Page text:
10 March 2023

Lasting Power of Attorney Guide

10 mins read

A lasting power of attorney (LPA) is a legal document that lets a person (the donor) choose trusted people (the attorneys) to make financial decisions or health and care decisions on their behalf. An LPA differs from other powers of attorney, as it can be used if the donor no longer has the mental capacity to understand and make decisions on their own. It lasts beyond the donor losing mental capacity, whereas other powers of attorney may be automatically revoked in such circumstances.

A lasting power of attorney should be considered an important part of your estate planning, regardless of age and circumstance. It is an effective way to protect yourself and your assets if anything were to happen to you in the future. Whether foreseeable or not, it gives you the opportunity to plan ahead and ensure your wishes are followed

In this guide, we talk you through the ins and outs of the LPA process to help you decide who to select as an attorney, and how they should make decisions.

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We will cover:


  1. What are the Different Types of LPA
    a. Property and Financial Affairs
    b. Health and Welfare
  2. Who are the Parties to an LPA?
    a. The Donor
    b. The Attorneys
    c. The Certificate Provider
    d. Replacement Attorneys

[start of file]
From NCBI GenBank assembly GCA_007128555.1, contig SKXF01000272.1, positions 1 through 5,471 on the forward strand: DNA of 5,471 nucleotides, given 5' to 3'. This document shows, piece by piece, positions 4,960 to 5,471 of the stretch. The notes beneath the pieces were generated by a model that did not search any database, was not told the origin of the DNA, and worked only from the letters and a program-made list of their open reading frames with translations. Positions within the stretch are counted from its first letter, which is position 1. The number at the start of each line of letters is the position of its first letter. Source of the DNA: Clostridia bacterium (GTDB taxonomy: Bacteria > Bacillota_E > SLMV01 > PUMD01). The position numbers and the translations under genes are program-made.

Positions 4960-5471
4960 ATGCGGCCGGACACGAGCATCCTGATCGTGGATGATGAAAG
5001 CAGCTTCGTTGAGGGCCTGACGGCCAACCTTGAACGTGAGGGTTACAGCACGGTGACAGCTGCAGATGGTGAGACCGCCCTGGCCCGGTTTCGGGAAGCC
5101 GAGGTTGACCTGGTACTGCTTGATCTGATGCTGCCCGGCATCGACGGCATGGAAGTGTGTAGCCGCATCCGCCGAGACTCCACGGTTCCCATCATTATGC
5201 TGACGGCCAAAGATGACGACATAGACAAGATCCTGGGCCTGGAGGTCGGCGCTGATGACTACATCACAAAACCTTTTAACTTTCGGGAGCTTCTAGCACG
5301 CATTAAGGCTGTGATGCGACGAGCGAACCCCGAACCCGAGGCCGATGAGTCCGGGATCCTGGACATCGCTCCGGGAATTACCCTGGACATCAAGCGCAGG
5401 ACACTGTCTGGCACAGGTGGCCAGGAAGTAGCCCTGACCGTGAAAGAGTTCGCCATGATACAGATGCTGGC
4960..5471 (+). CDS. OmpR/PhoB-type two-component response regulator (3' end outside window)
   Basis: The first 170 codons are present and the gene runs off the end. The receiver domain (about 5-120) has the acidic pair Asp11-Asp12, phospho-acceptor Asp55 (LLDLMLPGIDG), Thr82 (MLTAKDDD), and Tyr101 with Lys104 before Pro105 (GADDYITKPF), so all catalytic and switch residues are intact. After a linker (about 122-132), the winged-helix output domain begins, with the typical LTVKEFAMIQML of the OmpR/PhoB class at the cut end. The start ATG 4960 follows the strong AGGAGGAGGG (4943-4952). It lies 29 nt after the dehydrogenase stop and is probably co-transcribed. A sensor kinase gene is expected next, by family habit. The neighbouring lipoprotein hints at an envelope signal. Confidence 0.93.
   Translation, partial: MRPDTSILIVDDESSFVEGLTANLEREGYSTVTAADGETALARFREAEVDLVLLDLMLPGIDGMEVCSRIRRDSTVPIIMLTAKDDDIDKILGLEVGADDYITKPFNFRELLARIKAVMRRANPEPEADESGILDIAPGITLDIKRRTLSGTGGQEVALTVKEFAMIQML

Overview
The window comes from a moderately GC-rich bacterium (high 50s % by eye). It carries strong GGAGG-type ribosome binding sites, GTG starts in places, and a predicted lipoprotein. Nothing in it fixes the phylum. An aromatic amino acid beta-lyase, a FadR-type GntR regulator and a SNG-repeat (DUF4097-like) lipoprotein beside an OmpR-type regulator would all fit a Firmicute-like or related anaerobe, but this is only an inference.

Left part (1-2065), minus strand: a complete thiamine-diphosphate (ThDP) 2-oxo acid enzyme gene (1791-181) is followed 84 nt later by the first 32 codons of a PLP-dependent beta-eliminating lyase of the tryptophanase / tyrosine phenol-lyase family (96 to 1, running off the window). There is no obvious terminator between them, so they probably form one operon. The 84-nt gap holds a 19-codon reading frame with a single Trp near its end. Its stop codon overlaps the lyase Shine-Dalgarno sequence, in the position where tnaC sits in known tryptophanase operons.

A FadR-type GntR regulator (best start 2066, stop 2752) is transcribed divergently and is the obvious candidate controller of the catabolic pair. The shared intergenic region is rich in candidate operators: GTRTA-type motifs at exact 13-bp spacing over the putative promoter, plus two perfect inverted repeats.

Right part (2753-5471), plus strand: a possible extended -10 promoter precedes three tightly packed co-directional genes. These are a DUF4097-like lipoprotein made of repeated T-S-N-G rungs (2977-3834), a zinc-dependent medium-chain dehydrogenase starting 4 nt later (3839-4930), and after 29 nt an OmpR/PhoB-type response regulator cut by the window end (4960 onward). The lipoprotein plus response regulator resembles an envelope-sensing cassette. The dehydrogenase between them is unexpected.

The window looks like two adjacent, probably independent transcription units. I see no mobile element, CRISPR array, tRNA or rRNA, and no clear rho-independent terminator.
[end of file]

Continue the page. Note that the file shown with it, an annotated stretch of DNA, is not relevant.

e. Persons to be Notified
    f. Witnesses
  3. How Should Your Attorney Make Decisions?
  4. Do I Need to Register my LPA
  5. How do I Bring an LPA to an End?

Creating an LPA may appear relatively straightforward, but in practice, it is complex and can present a risk of fraud. Our solicitors offer practical advice to help you avoid the risks and potential ramifications that come with this powerful legal document.

1. What are the Different Types of LPA?

  1. Property and Financial Affairs
  2. b. Health and Welfare 

There are two different types of LPA: Property and Financial Affairs and Health and Welfare Decisions.

Property and Financial Affairs

b. Health and Welfare 

2. Who Are the Parties to an LPA?

  1. The Donor 
  2. The attorneys
  3. Choosing the attorneys
  4. The Certificate Provider
  5. Replacement Attorneys
  6. Persons to Notify 
  7. Witnesses

There are multiple parties to an LPA:

  • The donor
  • The attorneys
  • The certificate provider

Other people you may wish to include are:

  • Replacement attorneys
  • Persons to be notified
  • Witnesses

The donor, certificate provider, attorneys, and any replacement attorneys must sign the LPA for it to be legally binding.

The Donor 

The attorneys

Choosing the attorneys

The Certificate Provider

Replacement Attorneys

Persons to Notify 


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3. How Should Your Attorneys Make Decisions?

  1. When can my attorneys make decisions?

Where more than one attorney is appointed, you must determine how attorneys will make decisions on your behalf. The options available are:

  • Jointly and severally (attorneys can make decisions on their own or together).
  • Jointly (attorneys must agree unanimously on every decision).
  • Jointly for some, jointly and severally for other decisions (attorneys must act unanimously on some decisions but can make others on their own).

How you allow your attorneys to make decisions is very important. Our solicitors can help you decide which option is best for your circumstances.